CRANACH: PASSIONAL CHRISTI UND ANTICHRISTI Christ ascends to Heaven Pope driven down into Hell
CRANACH: PROTESTANT-THEMED PAINTINGS --The Law and the Gospels --Christ and the Woman Taken in Adultery --Christ Blessing the Children
CRANACH: PROTESTANT-THEMED PAINTINGS The difference between the Law and the Gospel is “ the height of knowledge of Christendom.” Anyone who considers himself Christian should be able to state the difference, and those who cannot are equivalent to Heathens or Jews. --Luther The Law and the Gospels c.1535
CRANACH: PROTESTANT-THEMED PAINTINGS “ If you have tasted the Law and sin and if you know the ache of sin, then look . . . and see how sweet in comparison the Grace of God is, the Grace which is offered to us in the Gospel . . . this Divine gift and forgiveness of sin require nothing” except faith and acceptance. — Luther The Law and the Gospels c.1535
CRANACH: PROTESTANT-THEMED PAINTINGS Christ and the Woman Taken in Adultery (both c.1540s): The Jews had the Law, which can only punish and cannot forgive; Christ (the Gospel) provides a free gift of Grace and forgiveness. Demonstrates Christ’s power over the Law, and the ability of Faith to overcome condemnation.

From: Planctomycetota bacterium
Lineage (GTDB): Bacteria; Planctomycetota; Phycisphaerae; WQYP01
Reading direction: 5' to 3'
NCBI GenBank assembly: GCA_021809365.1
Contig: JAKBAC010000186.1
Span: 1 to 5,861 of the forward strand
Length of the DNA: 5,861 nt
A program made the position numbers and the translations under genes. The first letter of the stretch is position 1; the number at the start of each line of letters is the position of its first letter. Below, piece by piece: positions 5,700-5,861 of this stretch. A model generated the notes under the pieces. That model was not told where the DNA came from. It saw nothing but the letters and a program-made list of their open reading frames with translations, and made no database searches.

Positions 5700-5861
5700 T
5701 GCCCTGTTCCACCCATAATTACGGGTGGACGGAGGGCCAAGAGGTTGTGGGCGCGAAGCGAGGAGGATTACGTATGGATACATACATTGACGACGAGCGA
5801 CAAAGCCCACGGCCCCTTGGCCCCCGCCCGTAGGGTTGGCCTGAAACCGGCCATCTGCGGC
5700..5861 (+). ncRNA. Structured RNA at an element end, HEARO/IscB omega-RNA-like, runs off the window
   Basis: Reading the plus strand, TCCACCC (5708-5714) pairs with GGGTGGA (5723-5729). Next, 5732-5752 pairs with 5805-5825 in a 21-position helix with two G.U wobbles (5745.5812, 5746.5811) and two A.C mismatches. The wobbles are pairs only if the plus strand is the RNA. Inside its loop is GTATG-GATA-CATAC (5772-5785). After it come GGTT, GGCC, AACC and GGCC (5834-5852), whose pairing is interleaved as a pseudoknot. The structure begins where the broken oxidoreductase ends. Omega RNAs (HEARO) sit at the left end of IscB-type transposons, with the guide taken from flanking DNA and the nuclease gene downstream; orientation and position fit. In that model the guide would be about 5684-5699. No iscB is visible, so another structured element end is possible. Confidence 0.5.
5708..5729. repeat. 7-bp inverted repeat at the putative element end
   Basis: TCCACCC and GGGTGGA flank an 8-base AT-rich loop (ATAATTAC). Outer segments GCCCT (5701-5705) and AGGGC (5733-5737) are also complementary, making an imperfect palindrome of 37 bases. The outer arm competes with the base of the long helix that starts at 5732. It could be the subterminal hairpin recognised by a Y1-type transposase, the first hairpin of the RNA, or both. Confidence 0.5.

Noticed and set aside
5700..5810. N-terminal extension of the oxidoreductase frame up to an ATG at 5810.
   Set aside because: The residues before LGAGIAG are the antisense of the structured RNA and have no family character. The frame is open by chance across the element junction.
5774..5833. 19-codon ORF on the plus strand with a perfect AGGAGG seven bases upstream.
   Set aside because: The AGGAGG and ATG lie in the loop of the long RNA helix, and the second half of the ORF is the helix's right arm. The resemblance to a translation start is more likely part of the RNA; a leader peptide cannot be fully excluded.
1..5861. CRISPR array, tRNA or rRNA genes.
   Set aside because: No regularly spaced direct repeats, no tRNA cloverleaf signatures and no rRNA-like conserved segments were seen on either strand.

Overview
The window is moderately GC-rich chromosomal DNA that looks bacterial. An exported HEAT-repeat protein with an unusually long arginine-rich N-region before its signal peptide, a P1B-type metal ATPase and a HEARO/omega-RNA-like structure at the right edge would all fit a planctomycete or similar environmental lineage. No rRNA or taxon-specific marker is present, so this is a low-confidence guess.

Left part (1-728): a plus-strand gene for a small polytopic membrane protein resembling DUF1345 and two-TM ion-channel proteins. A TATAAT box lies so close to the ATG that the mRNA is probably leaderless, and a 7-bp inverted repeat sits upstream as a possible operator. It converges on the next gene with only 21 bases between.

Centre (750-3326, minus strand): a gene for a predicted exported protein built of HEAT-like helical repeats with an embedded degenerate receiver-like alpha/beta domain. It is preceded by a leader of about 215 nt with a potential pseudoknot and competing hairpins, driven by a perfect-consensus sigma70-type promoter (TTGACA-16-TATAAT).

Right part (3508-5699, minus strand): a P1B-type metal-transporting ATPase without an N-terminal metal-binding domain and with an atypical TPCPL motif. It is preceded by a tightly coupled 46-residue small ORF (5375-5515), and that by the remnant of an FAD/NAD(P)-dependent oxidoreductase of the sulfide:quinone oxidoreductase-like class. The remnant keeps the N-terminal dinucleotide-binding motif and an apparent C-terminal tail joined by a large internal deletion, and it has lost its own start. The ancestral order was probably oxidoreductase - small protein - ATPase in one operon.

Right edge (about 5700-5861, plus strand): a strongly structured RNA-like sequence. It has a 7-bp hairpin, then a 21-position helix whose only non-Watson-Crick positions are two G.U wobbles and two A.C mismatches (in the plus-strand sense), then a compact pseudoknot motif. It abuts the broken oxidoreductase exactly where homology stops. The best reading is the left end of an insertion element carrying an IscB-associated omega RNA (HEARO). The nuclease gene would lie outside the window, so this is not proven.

CRANACH: PROTESTANT-THEMED PAINTINGS Christ and the Woman Taken in Adultery (both c.1540s): Justification through Faith alone —the adulteress could not be saved by merit, only a gift of Grace. “A member of Christ stands here made out of an adulteress who had been infested with sin, but whose sin is now forgiven.”—Luther
MANNERISM: --Emphasis on artistic virtuosity; sprezzatura --Deliberately difficult, to the point illegibility; if it is too easy, it lacks class --Grazia (grace): emphasis on elegance --Taste for bizarre and novel, often including erotic --Abstraction—art placing aesthetic concerns over worldly concerns and religious values
COUNCIL OF TRENT (1545-63): Catholic response to the Protestant Reformation. Counter-Reformation Calls for reform of art within the Church, as the Mannerist style was considered inappropriate.
Giulio de’Fabriano (1564; Dialogues of the Errors of History Painting): criticizes contemporary Catholic artists for showing a lack of piety and devotion and paying no attention to subject matter; rather, he claims, they interested only in “the charms of art.” Says true beauty is in clarity, and both in style and subject matter art should strive for beauty through clarity.
Archbishop Paleotti of Bologna (Discourse on Sacred and Profane Images): art should be clear and easy to understand— “ books for the illiterate.” Desires an new art that will “ incite devotion and sting the heart.”